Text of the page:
Whenever I talk to anyone who works in the animal health industry who says that they are working on an antibiotic alternative, one of the first questions I ask is: what does it do on the production side?
The use of antibiotics in the livestock industry is well-known. However, the reason behind the large volume of antibiotics consumed by the industry is not talked about. Over the last several decades, producers have used antibiotics, such as Monensin, for growth promotion in livestock. Antibiotics have been added to animal feed in subclinical doses, to promote weight gain in livestock. By sub-clinical I mean that the doses given are not effective in managing disease. This practice was primarily used in cattle, but also in hog and poultry. As the global population has skyrocketed, and people’s food tastes have changed, the demand for meat has risen as well. This was economical for producers as it meant they could yield more meat, at a lower cost, because these antibiotics were cheap and easy to manufacture as opposed to more costly feed inputs or longer times to market.
As we learned more about the effects of antibiotics, especially within the area of antibiotic resistance and how the use of antibiotics in the animals that we eat can lead to antibiotic resistance in humans, there has been a call for stopping the use of antibiotics in livestock. In 2014, Health Canada announced that they were restricting the use of antibiotics in livestock to specific treatment of disease. In 2015, the Food and Drug Administration in the U.S. passed similar regulation. Back in October, California Governor Jerry Brown passed a law banning the use of antibiotics in animals for weight gain promotion, as well as banning the use of all antibiotics found in human medicine, by 2018.
Consumers have the option to buy meat at the grocery store, all with different claims as to whether the animals were given any antibiotics in their lifetime. However, some of these labels may only mean that the livestock from which their meat came from did not receive sub-therapeutic doses of antibiotics for growth promotion. They could very well have been treated with antibiotics had they been exposed to disease and bacterial infections at some point though, or possibly when they were born to help support their immature immune systems (to supplement the passive immunity normally acquired through mothers milk).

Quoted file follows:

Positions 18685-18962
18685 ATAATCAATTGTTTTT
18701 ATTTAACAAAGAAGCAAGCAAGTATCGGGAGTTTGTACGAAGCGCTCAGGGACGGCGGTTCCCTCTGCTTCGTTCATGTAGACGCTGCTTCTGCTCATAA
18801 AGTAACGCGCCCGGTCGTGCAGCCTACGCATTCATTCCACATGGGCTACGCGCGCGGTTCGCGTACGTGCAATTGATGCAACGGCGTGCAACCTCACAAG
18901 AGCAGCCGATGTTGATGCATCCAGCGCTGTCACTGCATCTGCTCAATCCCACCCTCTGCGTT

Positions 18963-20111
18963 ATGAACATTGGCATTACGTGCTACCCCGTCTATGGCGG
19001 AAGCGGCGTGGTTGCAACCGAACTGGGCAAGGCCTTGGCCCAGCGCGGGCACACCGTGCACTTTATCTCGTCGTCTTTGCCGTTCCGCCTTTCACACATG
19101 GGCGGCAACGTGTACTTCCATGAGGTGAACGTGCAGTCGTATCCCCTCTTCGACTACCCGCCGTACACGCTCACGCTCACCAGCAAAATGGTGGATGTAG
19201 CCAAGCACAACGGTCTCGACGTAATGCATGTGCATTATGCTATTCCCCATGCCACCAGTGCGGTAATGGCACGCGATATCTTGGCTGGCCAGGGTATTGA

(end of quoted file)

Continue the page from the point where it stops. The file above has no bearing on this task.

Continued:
Initial studies in the 1960s had shown that the antibiotics made the animals gain weight, on average, by 6 per cent. This is a significant margin for producers, and over the years they have come to rely on it as a foundational piece for their production economics. Now that this use is starting to be phased out, producers are now faced with a challenge: their production economics will change, unless they find a suitable alternative for growth promotion. This new alternative cannot be antibiotics, and therefore has to be an entirely new class of growth promoters. So far, no one has succeeded at filling the gap.
Possible technologies that have come forward have been anything from probiotics, to using bacterial cultures, to using a wide variety of natural extracts, substances, to using genetically modified bacteria, to chemical compounds – the broad spectrum of available molecules. This is an industry pain point that presents a tremendous opportunity for inventors and researchers.
Growth promotion is not usually talked about on the consumer side, but for producers, this is a major concern, and therein lies a huge market for potential alternatives. This is also problematic for animal health technology companies and antibiotic manufacturers that will lose major revenue when the antibiotics are phased out.
Most of all, this presents a big opportunity to appeal to consumers. As the general public is making more conscious food choices, they are turning more towards meat that is raised in better conditions, with labels such as grass-fed, or free-range, for example. Currently, the only meat that is available on the market that is guaranteed not to have had any exposure to antibiotics are those that are labelled organic, which can come at a premium price. If this new growth promoter alternative also happens to be all-natural, hormone-free, non-GMO, or a different type of product that is perfectly healthy for the consumer to eat, this could also be a much more appealing solution to the consumer and therefore make for a better bottom-line for producers.
Many producers have already started phasing out the use of antibiotics as growth promoters on their own, but the clock is ticking for a new solution to present itself.